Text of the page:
Pitney Bowes (PBI): 7.61% Yield – Ex-Dividend 11/16
Pitney Bowes provides mail processing equipment and integrated mail solutions to businesses of all sides worldwide. In general, if a company has any issues with its mail, Pitney likely has the solution. You might know the company from the automated metered stamping machine that is ubiquitous in offices across the country, and these type of products are the company’s core service. Once a company has a Pitney Bowes offering they often work with the company to provide more services. As you can tell this is a mature, sleepy business that has growth prospects but is attractive primarily because of its safe dividend. PBI has underperformed the S&P by roughly 15% the last six months and nearly 20% year-to-date. The negative performance is likely due to fears about congressional changes to USPS but even in this digital age, business mail is not going to disappear anytime soon.
Cinemark Holdings, Inc. (CNK): 4.22% Yield – Ex-Dividend 11/16
Cinemark is the third largest movie theater which operates over 400 large movie theaters (average of ten screens per theater) across the United States and Latin America. The movie theater business is not the most profitable but can generate steady returns. The industry can be volatile as it does hinge on popular movies and the overall economy but Cinemark has maintained a stable dividend. While Cinemark has outperformed the S&P 500 by fifteen percent it still lags rival Regal Entertainment Group (RGC) year-to-date.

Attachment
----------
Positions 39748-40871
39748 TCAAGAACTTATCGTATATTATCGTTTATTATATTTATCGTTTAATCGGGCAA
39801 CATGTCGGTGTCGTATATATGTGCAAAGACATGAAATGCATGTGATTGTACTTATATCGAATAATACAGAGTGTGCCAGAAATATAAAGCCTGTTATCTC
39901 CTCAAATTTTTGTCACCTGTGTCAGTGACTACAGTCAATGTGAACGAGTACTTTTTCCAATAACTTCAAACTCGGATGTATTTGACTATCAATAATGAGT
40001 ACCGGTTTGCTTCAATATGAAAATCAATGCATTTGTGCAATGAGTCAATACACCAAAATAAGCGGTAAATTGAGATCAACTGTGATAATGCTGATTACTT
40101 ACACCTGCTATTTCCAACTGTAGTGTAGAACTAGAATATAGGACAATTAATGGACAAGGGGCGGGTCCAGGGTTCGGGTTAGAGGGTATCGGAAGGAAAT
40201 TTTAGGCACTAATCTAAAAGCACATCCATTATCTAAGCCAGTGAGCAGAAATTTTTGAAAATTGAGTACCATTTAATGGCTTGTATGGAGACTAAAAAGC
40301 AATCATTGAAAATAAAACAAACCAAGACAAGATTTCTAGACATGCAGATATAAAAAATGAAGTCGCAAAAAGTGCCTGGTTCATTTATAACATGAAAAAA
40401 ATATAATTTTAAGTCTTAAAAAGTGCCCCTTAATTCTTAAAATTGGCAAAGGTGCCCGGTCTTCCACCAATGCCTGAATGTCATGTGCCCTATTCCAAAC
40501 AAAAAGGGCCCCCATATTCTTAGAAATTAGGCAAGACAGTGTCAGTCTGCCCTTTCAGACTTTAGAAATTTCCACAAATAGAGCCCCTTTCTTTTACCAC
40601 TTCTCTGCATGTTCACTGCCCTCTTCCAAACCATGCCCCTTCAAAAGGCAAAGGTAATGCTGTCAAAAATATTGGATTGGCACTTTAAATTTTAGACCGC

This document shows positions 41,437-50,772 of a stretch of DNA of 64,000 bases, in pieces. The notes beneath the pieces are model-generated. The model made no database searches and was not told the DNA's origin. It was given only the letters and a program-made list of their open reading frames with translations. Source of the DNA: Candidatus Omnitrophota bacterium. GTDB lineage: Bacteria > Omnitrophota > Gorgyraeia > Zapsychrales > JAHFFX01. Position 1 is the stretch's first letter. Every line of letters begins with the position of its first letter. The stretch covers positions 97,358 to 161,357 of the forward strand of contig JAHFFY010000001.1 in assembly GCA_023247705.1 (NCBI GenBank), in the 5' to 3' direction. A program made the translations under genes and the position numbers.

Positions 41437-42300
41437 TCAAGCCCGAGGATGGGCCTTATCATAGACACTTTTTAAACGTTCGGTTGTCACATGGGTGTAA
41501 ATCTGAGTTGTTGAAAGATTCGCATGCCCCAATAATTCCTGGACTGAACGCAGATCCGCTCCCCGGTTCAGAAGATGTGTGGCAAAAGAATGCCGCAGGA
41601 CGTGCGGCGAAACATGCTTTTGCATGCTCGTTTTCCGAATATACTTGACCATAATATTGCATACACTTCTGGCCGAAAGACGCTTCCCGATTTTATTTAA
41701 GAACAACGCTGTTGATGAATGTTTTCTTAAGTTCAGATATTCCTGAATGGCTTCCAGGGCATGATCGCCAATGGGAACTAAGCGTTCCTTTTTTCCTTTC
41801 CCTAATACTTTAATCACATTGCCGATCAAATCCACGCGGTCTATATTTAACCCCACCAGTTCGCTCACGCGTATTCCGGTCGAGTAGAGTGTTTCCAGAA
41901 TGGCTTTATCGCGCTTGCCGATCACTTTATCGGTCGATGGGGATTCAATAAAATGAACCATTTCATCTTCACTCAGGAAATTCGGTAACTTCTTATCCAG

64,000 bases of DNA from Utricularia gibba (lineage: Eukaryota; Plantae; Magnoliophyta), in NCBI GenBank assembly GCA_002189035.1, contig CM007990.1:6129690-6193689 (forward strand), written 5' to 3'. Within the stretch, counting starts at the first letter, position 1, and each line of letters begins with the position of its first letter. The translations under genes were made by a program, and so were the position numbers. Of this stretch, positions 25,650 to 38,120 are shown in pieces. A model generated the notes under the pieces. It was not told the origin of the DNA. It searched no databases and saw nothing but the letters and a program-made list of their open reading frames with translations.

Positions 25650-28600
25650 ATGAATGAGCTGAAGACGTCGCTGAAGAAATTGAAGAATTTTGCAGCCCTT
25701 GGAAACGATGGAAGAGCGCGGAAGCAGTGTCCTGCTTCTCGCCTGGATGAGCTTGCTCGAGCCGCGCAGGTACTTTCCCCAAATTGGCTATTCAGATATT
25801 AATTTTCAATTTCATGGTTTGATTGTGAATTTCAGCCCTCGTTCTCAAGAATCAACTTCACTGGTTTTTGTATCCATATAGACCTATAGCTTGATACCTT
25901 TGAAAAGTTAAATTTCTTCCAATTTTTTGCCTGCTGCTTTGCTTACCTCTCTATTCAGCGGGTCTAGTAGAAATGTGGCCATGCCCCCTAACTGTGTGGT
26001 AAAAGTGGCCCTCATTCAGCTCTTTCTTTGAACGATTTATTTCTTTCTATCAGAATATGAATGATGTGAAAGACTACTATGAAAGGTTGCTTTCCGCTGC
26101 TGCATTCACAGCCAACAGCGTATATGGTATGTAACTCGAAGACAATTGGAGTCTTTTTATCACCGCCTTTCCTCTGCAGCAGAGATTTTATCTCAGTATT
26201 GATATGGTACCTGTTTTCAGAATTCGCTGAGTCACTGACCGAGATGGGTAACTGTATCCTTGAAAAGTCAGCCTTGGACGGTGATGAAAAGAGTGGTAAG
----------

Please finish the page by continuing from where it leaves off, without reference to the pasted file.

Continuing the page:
Duke Energy Corporation (DUK): 4.76% Yield – Ex-Dividend 11/16
I try to avoid highlighting two companies from the same industry in these screens, but this week, I find both Duke and Con Edison so attractive that I am diverging from the norm. Duke Energy is a four million customer utility company operating in the Southern United States and is very similar to The Southern Company (SO) that went ex-dividend earlier this month. Duke Energy has a larger market capitalization than Con Ed and it is poised to get even larger as it has announced a merger with Progress Energy (PGN).
Consolidated Edison, Inc. (ED): 4.02% Yield – Ex-Dividend 11/14
I highlighted Con Edison as one of the “5 Must Own Stocks For the Great Recession II” and it has not disappointed in the last quarter, as it is up nearly nine percent since I recommended it versus five percent for the S&P 500. If you have been following my ex-dividend series, you will know that I love utility companies because they are relatively low risk and are able to pay generous dividends. Con Ed’s dividend has dropped to four percent because it has appreciated so dramatically in the recent flight-to-safety, but this is still a great company to trade or own.
The information presented above has been summarized below.